Tuesday, February 27, 2007

Changing Times

We've decided to put Sheena to bed earlier, as it had stretched out to 8pm, and we wanted our evenings back. I thought it would take a week or so to get her to go down by 7pm, but only 3 nights later, and she was settled by 7pm. Tonight has gone on for ever, and its only 10pm.

Sunday, February 25, 2007

A Sunday Feast

Sheena has finally worked up an appetite.

Breakfast: Weetbix, prunes, apricots and milk + breastfeed

Lunch: bread (fingerfood style) apple-berrie ripple puree, pate + bottle of milk

Dinner: water-melon, bread, pear, peach, avacado, blueberries (all fingerfood style), more apple-berrie puree, custard for desert + breastfeed

She's doing so well with her finger feeding. She actually managed to reach out and grab a blueberry from me, then pop it in her mouth. Thats my girl.

Tuesday, February 20, 2007

Full-on Fun

I am so thrilled with the EI playgroup, it is suiting Sheena 100%. The service is so comprehensive. I can see all the attention they pay to making every experience fun, but with a strong developmental focus. It was full on fun for 2 hours, and she was so responsive to it all. A highlight was when they had a peek-a-boo singing game in a group. Sheena was very exited, so they hid her first with the scarfe (I think she just wanted the scarfe). She clapped all the way through it completely covered, with both arms going full speed underneath. When it was the next baby's turn she cried because she wanted more, but she soon calmed down when we gave her a humpty-doll to play with.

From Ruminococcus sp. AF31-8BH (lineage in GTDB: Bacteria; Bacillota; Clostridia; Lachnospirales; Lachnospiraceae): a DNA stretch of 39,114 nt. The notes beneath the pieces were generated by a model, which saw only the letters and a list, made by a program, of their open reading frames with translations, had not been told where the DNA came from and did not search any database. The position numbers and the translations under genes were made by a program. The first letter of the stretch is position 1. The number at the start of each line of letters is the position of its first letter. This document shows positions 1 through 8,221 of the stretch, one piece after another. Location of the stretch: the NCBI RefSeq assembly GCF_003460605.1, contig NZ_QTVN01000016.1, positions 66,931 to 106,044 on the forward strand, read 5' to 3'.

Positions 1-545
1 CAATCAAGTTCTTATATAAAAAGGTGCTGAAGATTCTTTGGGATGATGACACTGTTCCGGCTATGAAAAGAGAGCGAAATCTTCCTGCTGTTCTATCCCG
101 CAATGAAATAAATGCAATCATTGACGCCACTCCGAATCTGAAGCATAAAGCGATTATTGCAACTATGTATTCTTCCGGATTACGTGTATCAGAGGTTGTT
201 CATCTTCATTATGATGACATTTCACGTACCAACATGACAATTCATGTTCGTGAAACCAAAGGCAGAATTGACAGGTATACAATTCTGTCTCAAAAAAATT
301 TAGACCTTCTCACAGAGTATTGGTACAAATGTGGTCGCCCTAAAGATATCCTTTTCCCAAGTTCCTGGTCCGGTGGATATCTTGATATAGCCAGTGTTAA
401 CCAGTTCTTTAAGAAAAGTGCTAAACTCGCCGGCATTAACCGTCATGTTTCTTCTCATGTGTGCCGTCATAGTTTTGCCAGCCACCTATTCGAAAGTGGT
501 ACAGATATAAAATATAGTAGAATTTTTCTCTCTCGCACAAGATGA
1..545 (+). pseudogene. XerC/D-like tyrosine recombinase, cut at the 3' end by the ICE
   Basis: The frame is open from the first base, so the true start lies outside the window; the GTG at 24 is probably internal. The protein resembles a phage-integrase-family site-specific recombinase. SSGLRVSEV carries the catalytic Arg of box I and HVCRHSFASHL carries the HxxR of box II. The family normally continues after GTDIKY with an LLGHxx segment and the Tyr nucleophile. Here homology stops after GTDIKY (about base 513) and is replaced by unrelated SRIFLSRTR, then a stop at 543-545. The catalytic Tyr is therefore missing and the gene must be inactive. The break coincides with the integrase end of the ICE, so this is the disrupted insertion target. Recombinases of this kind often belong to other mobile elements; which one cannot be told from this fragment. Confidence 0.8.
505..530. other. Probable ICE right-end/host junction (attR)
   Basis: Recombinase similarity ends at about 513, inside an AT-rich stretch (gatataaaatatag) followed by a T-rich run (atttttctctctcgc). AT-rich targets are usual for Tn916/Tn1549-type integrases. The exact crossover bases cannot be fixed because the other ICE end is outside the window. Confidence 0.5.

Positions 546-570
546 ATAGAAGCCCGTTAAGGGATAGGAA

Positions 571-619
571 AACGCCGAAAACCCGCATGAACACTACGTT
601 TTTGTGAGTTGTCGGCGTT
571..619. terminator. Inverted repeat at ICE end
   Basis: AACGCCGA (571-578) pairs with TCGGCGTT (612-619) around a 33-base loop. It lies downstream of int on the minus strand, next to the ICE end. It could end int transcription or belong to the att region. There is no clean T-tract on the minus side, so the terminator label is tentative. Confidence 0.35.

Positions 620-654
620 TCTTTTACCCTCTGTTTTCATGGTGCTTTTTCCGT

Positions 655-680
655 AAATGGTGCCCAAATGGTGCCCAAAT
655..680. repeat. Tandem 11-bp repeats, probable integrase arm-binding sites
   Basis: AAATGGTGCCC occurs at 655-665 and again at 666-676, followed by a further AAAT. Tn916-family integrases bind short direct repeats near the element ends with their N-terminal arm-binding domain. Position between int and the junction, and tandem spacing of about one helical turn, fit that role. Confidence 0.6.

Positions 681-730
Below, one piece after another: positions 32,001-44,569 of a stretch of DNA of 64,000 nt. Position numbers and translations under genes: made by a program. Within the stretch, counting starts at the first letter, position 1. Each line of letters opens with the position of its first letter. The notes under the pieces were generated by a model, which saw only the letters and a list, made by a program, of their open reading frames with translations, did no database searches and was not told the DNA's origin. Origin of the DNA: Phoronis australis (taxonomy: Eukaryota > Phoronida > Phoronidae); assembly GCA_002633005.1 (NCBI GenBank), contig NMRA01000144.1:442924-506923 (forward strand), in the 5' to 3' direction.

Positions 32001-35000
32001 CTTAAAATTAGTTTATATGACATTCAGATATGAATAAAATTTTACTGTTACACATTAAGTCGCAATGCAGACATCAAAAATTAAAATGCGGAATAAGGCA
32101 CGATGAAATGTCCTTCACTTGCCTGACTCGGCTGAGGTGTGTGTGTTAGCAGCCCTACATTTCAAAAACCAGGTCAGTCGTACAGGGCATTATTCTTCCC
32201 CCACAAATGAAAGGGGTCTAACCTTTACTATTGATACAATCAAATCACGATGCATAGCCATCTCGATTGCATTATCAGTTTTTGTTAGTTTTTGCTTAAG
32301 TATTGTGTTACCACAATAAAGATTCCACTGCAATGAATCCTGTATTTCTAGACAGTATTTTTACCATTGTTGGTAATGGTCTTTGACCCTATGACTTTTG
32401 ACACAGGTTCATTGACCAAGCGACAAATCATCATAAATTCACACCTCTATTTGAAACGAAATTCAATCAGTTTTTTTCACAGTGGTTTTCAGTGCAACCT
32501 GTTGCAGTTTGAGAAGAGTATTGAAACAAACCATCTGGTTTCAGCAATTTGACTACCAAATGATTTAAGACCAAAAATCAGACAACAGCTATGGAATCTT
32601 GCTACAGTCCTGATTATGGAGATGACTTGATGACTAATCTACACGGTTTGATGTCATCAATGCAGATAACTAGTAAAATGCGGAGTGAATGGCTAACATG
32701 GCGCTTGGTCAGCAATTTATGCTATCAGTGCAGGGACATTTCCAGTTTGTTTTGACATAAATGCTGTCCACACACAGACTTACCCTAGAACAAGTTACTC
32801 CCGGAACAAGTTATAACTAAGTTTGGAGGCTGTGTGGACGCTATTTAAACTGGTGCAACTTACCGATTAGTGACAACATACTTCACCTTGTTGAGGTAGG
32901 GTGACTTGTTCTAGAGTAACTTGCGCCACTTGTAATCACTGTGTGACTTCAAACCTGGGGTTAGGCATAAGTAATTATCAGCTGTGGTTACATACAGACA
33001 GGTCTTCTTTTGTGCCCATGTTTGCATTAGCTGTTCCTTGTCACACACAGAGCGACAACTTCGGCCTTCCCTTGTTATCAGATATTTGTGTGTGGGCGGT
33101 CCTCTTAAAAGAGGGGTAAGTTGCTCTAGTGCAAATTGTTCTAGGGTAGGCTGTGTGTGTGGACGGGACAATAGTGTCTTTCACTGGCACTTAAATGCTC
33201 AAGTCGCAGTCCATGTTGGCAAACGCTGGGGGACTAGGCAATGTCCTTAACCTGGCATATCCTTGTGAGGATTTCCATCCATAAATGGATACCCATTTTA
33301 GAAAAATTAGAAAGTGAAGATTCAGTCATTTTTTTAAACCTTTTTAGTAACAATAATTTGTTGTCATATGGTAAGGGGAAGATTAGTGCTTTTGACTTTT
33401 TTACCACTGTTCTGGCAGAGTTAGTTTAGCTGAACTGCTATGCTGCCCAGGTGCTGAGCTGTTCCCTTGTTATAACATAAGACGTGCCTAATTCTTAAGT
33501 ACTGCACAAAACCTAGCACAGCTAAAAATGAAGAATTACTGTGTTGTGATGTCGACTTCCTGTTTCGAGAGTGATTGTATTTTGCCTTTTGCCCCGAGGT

Here she is playing catch with hubby. She loves balls at the moment.

Sunday, February 18, 2007

A Lovely Day

I have to say that Sheena had a lovely day yesterday. That is what they (usually) say when I call childcare to see how she is going; "She's having a lovely day"....

We braved the heat, and visited J&J so that hubby could help with some building work, and just to catch up generally. They couldn't believe how much Sheena has changed since they last saw her about a month ago.